The government has poured cold water on the use of interest on solicitors’ client accounts to fill the social welfare advice and support gap as recommended last week by the Low Commission.
The commission suggested a number of “lawyer fund generation schemes” to raise cash for a £100m national advice and legal support fund, and called on the government to implement a compulsory interest on lawyers’ trust account (IOLTA) scheme.
According to the Low report, a number of similar schemes have operated successfully in the US, Australia and Canada.
However, in a parliamentary written answer this week, the Ministry of Justice highlighted the fact that in June 2011, in response to a legal aid consultation, it had rejected adopting IOLTA schemes.
In answer to a question asked by Liberal Democrat MP Julian Huppert, justice minister Shailesh Vara continued: “The government currently has no plans to revisit the viability of [these] schemes for England and Wales.
Mr Huppert’s question related to the Caisse Des Règlements Pécuniaires de Avocates (CARPA) system in operation in France, asking whether it was potentially applicable in the UK.
Mr Vara said the government had considered and rejected importing the CARPA scheme as an alternative source of legal aid funding and volunteered the information that neither the US or Australia schemes should be pursued at that time.
Shadow justice minister Andy Slaughter responded: “It’s appalling that the government is already pouring cold water on the Low Commission report. This is a thorough, methodical examination of the crisis in legal aid and advice which this government has caused.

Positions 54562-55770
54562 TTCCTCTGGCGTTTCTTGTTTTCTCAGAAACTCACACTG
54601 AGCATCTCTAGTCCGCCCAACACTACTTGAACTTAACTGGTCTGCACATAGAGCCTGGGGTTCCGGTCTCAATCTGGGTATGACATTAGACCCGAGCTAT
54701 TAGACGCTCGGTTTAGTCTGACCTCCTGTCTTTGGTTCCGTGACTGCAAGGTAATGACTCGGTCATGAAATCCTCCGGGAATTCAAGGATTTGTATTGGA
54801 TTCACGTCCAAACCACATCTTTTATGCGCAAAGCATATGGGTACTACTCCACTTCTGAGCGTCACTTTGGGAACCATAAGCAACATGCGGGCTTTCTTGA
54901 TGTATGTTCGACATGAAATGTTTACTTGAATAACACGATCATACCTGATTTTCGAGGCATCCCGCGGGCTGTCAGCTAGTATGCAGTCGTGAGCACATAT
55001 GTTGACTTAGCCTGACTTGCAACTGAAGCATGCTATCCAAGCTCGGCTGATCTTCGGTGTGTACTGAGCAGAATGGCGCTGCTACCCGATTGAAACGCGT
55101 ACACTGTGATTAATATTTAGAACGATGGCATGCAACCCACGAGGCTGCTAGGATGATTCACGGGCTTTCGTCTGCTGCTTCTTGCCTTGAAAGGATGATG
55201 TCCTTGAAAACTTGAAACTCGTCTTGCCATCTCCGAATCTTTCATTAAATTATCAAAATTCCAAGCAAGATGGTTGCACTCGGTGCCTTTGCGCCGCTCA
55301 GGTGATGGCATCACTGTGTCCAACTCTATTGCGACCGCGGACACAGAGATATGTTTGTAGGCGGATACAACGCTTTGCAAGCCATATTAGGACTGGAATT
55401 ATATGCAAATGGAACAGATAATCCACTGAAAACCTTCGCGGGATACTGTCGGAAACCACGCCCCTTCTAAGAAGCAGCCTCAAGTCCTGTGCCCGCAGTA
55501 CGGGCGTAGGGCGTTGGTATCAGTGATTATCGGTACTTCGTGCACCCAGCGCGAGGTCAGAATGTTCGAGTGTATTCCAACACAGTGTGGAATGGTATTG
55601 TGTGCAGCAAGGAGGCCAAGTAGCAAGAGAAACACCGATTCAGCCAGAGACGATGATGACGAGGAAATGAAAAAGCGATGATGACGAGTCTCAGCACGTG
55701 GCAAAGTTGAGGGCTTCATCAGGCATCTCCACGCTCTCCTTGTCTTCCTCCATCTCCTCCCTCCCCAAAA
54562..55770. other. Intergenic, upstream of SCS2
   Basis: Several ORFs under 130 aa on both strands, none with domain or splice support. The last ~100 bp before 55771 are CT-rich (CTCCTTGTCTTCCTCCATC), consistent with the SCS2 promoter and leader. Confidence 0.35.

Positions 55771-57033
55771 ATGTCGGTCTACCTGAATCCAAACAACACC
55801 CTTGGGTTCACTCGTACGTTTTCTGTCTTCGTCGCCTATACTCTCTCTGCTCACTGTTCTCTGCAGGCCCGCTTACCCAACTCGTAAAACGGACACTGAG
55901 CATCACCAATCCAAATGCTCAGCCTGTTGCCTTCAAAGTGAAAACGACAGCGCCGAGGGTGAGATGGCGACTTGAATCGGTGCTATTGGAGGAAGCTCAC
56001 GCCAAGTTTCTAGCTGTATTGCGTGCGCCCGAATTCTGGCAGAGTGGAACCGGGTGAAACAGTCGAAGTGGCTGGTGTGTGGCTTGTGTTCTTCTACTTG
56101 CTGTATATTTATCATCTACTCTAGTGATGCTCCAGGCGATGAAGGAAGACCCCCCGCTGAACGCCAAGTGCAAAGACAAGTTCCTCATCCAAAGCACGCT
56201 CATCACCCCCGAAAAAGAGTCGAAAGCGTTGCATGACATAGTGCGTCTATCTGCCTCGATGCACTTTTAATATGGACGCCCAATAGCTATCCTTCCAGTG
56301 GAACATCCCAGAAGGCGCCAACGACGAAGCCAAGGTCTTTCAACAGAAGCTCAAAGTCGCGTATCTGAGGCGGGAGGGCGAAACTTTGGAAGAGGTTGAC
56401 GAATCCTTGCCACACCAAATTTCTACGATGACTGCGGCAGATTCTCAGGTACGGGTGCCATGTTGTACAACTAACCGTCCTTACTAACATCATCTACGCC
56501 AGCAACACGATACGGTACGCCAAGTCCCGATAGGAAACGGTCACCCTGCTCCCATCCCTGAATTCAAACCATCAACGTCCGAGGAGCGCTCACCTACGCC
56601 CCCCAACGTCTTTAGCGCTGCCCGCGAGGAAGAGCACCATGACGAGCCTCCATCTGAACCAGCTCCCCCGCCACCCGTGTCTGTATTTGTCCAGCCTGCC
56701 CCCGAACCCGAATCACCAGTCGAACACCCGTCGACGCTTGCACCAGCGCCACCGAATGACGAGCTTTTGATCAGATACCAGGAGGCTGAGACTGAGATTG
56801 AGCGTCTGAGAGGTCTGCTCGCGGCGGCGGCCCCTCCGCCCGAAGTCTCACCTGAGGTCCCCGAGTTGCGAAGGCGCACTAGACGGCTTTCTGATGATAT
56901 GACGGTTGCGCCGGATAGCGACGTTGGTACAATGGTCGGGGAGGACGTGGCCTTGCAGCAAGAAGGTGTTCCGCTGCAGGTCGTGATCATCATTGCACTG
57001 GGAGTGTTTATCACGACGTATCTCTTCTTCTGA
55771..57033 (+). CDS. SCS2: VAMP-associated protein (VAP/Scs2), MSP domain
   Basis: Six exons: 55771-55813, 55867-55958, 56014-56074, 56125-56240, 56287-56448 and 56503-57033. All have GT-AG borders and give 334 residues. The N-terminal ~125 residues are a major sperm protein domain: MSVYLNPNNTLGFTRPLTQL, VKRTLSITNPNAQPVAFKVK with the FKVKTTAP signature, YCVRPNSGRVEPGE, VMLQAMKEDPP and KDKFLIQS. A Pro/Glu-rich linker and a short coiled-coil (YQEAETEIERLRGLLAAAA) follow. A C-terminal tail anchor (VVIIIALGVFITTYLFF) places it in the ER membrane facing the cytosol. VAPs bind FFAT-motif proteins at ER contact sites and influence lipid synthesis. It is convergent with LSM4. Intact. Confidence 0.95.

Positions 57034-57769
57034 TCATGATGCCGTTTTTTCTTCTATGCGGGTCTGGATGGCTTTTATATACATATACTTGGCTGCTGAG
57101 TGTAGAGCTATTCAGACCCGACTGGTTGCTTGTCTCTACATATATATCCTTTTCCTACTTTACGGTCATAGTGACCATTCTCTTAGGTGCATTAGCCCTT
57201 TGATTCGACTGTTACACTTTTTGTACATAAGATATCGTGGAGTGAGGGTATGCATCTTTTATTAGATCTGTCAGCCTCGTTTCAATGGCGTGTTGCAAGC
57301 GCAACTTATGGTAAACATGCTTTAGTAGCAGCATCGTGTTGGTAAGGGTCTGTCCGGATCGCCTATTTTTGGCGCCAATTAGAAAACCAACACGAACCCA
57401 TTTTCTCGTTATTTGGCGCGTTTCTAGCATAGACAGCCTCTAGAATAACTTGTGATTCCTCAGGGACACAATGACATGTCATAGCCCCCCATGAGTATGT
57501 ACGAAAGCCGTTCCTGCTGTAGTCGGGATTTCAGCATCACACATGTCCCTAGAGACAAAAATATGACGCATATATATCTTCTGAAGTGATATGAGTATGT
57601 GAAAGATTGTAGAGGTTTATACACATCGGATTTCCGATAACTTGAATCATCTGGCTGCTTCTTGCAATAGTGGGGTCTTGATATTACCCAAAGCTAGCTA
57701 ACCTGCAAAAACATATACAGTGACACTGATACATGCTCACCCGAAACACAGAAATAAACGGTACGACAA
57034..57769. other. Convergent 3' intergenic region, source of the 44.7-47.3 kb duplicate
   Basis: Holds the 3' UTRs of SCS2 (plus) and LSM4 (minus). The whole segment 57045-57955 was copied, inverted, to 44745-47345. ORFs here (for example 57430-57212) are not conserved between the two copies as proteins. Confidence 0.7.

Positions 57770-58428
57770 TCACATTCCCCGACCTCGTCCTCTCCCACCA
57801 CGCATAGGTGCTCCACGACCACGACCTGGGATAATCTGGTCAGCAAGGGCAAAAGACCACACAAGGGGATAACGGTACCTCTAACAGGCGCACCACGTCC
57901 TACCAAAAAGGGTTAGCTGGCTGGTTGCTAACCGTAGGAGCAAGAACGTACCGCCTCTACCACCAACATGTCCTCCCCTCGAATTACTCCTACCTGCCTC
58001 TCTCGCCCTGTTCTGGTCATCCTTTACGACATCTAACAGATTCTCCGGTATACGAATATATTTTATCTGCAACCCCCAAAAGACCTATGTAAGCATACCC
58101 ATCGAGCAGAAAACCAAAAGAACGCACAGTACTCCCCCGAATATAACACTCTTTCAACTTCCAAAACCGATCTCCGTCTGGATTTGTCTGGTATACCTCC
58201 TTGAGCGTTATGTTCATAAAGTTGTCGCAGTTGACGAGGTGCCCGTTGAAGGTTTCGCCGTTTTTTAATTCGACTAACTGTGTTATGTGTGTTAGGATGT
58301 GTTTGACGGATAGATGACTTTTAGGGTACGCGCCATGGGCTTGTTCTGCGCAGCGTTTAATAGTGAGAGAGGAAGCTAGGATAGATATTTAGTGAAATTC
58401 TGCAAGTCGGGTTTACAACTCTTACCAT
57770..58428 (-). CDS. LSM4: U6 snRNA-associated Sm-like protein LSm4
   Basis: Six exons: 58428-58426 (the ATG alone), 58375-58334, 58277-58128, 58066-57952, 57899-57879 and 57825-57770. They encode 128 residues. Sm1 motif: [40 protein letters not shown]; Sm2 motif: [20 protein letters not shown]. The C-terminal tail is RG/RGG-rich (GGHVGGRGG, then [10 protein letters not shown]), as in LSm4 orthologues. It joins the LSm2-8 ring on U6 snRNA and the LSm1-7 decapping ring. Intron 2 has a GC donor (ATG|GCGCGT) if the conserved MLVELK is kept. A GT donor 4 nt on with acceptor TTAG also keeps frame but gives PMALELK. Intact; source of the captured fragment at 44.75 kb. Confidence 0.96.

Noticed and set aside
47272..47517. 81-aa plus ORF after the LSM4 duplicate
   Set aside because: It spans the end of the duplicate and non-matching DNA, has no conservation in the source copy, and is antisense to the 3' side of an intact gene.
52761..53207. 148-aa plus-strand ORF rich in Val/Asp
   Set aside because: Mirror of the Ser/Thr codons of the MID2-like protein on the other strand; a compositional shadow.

“Ministers should be looking at the many sensible and moderate ideas in the report with an open and engaged mind, not trying to bury it before the ink is dry. This explains why no minister attended the launch of the report this week. Labour has assured Lord Low that we will work with him and his colleagues in exploring further the work they have done.”
The commission described an IOLTA scheme as one taking advantage of “the extra interest that lawyers can achieve through grouping together funds they hold on behalf of clients (eg mortgage deposits) and thereby getting a higher interest rate than they would on the individual sums”.
It said it had received evidence from the London Legal Support Trust that “over the past five years, they have received over £200,000 from voluntary IOLTA-style arrangements”, but concluded: “However, given its use in other jurisdictions, we support a compulsory scheme in the UK for firms with profits above an agreed threshold, which would raise much higher sums.”